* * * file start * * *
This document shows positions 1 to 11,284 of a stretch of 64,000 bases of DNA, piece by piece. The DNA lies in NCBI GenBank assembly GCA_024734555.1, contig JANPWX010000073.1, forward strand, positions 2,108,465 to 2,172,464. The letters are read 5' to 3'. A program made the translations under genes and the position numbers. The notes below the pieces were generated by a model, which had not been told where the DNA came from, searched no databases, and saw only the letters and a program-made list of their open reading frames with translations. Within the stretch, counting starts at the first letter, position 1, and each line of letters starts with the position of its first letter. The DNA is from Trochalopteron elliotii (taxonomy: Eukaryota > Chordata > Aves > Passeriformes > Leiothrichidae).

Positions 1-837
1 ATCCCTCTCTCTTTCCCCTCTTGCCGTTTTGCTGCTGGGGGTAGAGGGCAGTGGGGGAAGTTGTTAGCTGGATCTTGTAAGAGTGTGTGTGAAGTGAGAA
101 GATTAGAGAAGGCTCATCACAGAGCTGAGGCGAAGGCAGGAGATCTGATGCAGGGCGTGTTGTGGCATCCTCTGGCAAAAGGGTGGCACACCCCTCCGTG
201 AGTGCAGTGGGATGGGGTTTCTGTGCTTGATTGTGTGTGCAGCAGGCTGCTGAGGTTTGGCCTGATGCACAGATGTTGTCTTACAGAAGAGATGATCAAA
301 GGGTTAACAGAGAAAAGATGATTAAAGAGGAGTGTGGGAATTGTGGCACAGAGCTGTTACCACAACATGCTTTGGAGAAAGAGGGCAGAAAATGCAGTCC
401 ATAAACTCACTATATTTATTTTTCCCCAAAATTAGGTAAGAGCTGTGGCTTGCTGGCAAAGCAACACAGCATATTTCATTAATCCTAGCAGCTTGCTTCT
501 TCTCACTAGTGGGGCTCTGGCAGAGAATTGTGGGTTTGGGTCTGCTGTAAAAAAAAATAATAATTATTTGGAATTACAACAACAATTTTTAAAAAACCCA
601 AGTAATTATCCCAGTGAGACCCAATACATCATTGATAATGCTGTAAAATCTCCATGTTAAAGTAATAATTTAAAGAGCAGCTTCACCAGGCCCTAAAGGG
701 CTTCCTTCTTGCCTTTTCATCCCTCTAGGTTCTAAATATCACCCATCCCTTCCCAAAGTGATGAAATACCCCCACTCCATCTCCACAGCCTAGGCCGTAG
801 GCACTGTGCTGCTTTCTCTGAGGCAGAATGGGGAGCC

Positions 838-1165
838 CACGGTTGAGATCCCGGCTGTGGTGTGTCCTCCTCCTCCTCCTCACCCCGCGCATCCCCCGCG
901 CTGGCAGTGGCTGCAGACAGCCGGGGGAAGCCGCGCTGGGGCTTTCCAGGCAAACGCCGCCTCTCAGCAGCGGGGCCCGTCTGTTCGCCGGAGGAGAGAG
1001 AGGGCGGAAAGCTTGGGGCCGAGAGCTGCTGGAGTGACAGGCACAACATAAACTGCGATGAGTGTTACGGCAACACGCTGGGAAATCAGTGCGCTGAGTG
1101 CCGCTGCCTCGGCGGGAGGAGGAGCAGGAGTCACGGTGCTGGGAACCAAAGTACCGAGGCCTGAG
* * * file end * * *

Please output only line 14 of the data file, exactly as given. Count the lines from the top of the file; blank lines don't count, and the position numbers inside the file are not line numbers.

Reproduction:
901 CTGGCAGTGGCTGCAGACAGCCGGGGGAAGCCGCGCTGGGGCTTTCCAGGCAAACGCCGCCTCTCAGCAGCGGGGCCCGTCTGTTCGCCGGAGGAGAGAG